NASA IG Details Program Management Challenges, Need for Strong Leadership by President, Congress, Agency

NASA IG Details Program Management Challenges, Need for Strong Leadership by President, Congress, Agency

NASA’s Office of Inspector General (OIG) released a report today that identifies four major challenges that cause NASA programs to experience cost overruns and delays.   Solving these challenges will require strong and consistent leadership from the President, Congress and NASA managers, the report stresses.

After interviewing 85 people inside and outside the agency and obtaining input from other NASA employees through an internal blog, the OIG identified in its report the following major NASA program management challenges:

  • NASA’s Culture of Optimism Can Result in Unrealistic Projections
  • Underestimating Technical Complexity Increases Cost and Schedule Risk
  • Funding Instability Can Lead to Inefficient Management Practices
  • Project Manager Development Opportunities are Limited

The report offers examples in each area to demonstrate on a practical level how programs are impacted by these challenges.   In the funding instability area, for example, it cites both external (presidential and congressional) and internal decisions that can wreak havoc with a program manager’s schedule that may be well crafted initially.  “[F]unding instability can create a cycle of perpetual funding shortfalls by triggering schedule delays and program inefficiencies, which in turn lead to additional costs and greater risks,” the report says.  When funding is insufficient in one program, the agency may take money from another, exacerbating the problem.  “For example, NASA leadership took funds from the budgets of other programs and projects to cover cost overruns and schedule delays in the Constellation Program, JWST [James Webb Space Telescope], and MSL [Mars Science Laboratory].”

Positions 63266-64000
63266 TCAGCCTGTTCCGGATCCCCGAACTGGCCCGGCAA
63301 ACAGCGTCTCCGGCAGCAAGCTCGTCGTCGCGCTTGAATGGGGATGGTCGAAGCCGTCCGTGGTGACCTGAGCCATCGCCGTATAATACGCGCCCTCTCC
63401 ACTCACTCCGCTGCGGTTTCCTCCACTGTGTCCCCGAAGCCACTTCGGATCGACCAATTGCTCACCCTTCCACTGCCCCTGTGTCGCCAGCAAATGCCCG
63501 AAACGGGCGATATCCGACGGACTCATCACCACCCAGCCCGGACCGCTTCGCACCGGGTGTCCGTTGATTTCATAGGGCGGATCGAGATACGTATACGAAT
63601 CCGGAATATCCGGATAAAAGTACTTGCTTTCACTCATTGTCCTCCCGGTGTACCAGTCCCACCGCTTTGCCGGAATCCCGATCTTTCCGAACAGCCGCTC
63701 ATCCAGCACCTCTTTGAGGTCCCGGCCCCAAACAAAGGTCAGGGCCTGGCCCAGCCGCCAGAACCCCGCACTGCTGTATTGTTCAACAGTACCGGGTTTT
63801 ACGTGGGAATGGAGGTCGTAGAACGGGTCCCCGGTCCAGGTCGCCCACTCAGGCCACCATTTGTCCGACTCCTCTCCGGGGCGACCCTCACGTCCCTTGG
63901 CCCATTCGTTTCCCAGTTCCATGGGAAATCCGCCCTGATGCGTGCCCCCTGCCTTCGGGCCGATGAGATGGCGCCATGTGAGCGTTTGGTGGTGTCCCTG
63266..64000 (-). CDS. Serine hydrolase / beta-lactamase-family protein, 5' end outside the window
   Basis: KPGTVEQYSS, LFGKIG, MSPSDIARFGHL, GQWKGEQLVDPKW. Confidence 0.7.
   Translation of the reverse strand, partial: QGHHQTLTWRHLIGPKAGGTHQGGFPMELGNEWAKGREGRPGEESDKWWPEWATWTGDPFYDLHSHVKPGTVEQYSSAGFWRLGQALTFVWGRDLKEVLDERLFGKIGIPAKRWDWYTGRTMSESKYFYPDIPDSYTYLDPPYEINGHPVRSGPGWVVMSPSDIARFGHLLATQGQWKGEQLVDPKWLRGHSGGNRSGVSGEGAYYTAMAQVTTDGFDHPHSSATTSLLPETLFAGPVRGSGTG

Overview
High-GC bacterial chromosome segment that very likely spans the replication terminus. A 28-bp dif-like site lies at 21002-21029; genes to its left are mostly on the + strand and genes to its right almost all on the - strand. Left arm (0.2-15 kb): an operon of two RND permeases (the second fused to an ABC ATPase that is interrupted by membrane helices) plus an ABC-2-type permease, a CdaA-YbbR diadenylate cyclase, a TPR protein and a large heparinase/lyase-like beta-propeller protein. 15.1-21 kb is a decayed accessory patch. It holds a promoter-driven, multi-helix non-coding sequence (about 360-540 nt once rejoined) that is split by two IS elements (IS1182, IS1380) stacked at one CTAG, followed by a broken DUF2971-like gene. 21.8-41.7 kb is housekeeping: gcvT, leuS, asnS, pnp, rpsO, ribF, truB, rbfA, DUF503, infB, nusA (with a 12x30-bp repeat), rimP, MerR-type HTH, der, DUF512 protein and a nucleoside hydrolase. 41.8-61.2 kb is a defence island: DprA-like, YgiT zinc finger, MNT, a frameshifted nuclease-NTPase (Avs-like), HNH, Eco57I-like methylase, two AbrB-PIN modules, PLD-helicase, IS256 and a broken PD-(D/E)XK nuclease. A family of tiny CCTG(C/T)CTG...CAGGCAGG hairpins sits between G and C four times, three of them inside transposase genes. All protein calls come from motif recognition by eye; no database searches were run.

As one example of funding instability, the report highlights the challenges of managing programs when the agency is funded under a Continuing Resolution (CR) rather than getting an appropriation bill enacted prior to the beginning of the new fiscal year.   The report then graphically shows how NASA has received its annual appropriation at the beginning of a fiscal year only seven times since the agency was created in 1959.  Sometimes the delay was only days, but in others it was many months.

NASA will be operating under a CR for the first half of FY2013.

The OIG gives NASA credit for changes it already has made, such as using the Joint Cost and Schedule Confidence Level (JCL) probabilistic analysis, issuing a Corrective Action Plan in response to a 2007 Government Accountability Office (GAO) report, and requiring that “project plans document baseline and threshold values for performance metrics to be achieved at each key decision point (KDP) and mission success criteria associated with the program-level requirements that, if not met, trigger consideration of a Termination Review.”  The report also says that NASA appears to be holding program managers more responsible as evidenced by the recent decision not to confirm the Gravity and Extreme Magnetism (GEMS) project because of cost growth. 

The only way to solve NASA’s program management challenges is through leadership, the report concludes:  “In our judgment, meeting the challenges outlined in this report can only be realized through a ‘unity of effort’ that includes strong, consistent, and sustained leadership by the President, Congress and NASA management.”

In a written response published as an appendix, NASA Chief Engineer Mike Ryschkewitsch says NASA “generally concurs” with the OIG’s assessment and points to improvements the agency already is making.  He also defends some of NASA’s practices, however.  “NASA believes that the culture of optimism is necessary to successfully accomplish the challenging tasks the Nation has asked of us,” he writes, adding that “We also recognize that sufficient checks and balances must be in place to ensure that we have realistic plans when we begin execution.”  In summary, Ryschkewitsch says “NASA recognizes that the continuing refinement, improvement, and implementation of sound acquisition practices, policies and processes are essential to mission success.” 

Editor’s Note:  In the interest of full disclosure, I was one of the 85 people interviewed by OIG for this report.



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